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Iran learns from USA

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1. Posted by beerman (Respected Member 1631 posts) 7y

It would appear that Iran has learned from the US how to hold, shall we say, an interesting election. After a record turnout, President Ahmadinejad has won in a "landslide" over his moderate rival. Interesting analogy to the last 2 US Presidential elections. Supporters of Mir Hossein Mousavi have declared that the entire process was rigged. I saw on the news this morning many of Mousavi's supporters claiming that the election was stolen from them, and that "there's nothing we can do about it". Sounds like many American liberals in the past 8 years.

I just find it interesting that even though people of a country vote, once the final tally is in, there is nothing that the voters can do about the result. I hope that people around the world don't start bashing the Iranian people after this election like they bashed Americans after Bush was twice elected because a nutjob was re-elected. Sorry, just one man's opinion, as I think Ahmadinejad is driving the Middle East further into despair. I don't expect the Middle East to follow American ideals and capitalism, but a little peace in the region would be a nice change.

I would sincerely hope that any commentary on this post not fall into any religious or personal animosity. Let's be positive people!!!! OK, I did call Ahmadinejad a nutjob, but I also call Bush a nutjob, so it's tit-for-tat. I hope for peace in the region.

2. Posted by wotthefiqh (Inactive 1447 posts) 7y

Iran is ruled under a system known as Velayat-e Faqih or "Rule by the Supreme Jurist" who is currently Ayakilla Hameneggs.
If the election was rigged, the Iranian people got well faqihed.
If the election was fair, the Iranian people voted to be faqihed.

Another four years of 'Death to <pick any western country>', 'Death to Israel'.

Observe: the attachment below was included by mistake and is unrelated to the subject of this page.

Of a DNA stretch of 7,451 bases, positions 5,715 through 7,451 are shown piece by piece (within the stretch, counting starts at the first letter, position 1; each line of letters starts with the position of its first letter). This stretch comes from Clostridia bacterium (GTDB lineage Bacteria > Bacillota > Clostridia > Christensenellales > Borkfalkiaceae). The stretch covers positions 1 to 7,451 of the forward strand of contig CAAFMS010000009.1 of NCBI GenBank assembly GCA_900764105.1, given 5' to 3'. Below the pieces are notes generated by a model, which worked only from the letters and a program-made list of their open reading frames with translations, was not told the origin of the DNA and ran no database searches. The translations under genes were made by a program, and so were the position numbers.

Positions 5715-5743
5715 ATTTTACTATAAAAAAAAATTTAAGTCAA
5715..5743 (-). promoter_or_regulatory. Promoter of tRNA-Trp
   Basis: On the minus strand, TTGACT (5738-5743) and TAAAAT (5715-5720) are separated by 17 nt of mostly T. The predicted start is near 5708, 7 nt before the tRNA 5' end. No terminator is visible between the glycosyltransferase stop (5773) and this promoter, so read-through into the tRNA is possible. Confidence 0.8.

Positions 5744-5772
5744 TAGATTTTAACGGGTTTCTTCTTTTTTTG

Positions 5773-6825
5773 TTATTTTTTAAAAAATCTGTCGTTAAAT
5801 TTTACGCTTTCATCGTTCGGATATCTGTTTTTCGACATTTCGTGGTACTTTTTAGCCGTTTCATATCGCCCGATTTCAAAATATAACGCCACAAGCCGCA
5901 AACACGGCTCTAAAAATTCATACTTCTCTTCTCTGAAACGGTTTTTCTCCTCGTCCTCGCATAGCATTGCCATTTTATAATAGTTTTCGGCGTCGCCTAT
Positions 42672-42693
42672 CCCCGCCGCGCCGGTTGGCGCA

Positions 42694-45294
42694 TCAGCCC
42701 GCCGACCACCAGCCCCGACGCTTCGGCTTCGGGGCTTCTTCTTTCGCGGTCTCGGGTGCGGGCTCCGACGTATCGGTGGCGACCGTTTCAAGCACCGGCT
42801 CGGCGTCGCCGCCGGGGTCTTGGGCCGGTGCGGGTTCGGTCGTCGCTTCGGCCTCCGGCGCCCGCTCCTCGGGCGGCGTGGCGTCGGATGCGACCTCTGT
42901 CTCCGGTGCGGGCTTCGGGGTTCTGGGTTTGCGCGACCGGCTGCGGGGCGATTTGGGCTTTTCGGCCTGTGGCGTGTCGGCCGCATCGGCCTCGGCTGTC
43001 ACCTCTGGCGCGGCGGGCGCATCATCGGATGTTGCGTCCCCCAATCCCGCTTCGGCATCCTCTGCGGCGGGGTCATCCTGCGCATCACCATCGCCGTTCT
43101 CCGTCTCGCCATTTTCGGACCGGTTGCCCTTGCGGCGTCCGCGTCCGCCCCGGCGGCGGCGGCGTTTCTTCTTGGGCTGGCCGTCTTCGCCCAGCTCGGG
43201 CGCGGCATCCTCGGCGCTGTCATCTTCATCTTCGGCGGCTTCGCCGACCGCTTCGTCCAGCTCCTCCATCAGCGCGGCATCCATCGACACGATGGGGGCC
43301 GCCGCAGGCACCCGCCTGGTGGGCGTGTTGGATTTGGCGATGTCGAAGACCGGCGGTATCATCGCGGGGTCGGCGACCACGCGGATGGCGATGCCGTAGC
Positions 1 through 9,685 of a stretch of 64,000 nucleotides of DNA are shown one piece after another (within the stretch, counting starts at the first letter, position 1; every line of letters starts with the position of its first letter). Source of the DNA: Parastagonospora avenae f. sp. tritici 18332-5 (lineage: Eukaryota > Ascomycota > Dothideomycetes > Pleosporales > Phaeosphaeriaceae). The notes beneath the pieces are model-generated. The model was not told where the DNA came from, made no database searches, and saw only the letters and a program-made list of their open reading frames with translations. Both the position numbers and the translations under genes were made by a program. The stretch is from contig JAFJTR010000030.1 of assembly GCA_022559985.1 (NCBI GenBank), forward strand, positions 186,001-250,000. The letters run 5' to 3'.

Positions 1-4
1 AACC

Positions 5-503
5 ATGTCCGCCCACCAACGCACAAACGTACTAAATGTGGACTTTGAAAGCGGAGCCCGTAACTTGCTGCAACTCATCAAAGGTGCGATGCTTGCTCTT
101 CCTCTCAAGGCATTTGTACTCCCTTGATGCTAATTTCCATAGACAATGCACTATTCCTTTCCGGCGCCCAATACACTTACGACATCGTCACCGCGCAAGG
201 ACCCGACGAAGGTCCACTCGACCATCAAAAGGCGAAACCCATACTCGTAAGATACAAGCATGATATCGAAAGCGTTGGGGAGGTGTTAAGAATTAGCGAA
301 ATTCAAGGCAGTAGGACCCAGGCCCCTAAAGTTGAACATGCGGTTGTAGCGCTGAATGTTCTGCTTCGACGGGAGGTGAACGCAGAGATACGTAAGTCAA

HO HUM

[ Edit: Edited on 13-Jun-2009, at 08:57 by wotthefiqh ]

3. Posted by bgl (Full Member 167 posts) 7y

I have my own personal theory that many times things tend to go from one extreme to the other when there's a change. And change always happens - it's only a question of 'when'. Examples: when communism swiftly disintegrated in eastern Europe 20 years ago. When the Shah of Iran was deposed and replaced by a very different regime. The transition from Bush to Obama. Many, many other examples. I have never been to Iran (well, a couple of hours at Teheran airport doesn't quite qualify...), but it's my understanding that the younger generation in Iran is very much interested in democracy and a more open society as well as closer contacts with the West. It's just a question of 'when' this will happen, but I'm convinced it WILL happen.

4. Posted by wouterrr (Travel Guru 3379 posts) 7y

Quoting bgl

I have never been to Iran (well, a couple of hours at Teheran airport doesn't quite qualify...), but it's my understanding that the younger generation in Iran is very much interested in democracy and a more open society as well as closer contacts with the West.

They are for sure. They love to party (they now can only do it underground). They love the west. I have been in Iran a few years back and it is an amazing country full of amazing people whom are craving for more "western" luxury (like (non-alcoholic) pubs, disco's, western music on the radio, western magazines, getting lost of the forced-by-law headscarf etc). I hope for them that the regime will be more moderate over time, but I don't see it happen this century.

Quoting beerman

OK, I did call Ahmadinejad a nutjob, but I also call Bush a nutjob, so it's tit-for-tat. I hope for peace in the region.

Ahmadinejad is a nutjob, Bush was a nutjob, Obama promises to be a good one. I also hope for peace in the region.

[ Edit: Edited on 13-Jun-2009, at 11:38 by wouterrr ]

5. Posted by wouterrr (Travel Guru 3379 posts) 7y

Quoting wotthefiqh

Another four years of 'Death to <pick any western country>', 'Death to Israel'.
HO HUM

Beerman asked for some positivity, can you show us some or will we stay pessimistic (and deceiving) forever wotthefiq;).

[ Edit: Edited on 13-Jun-2009, at 11:31 by wouterrr ]

6. Posted by bgl (Full Member 167 posts) 7y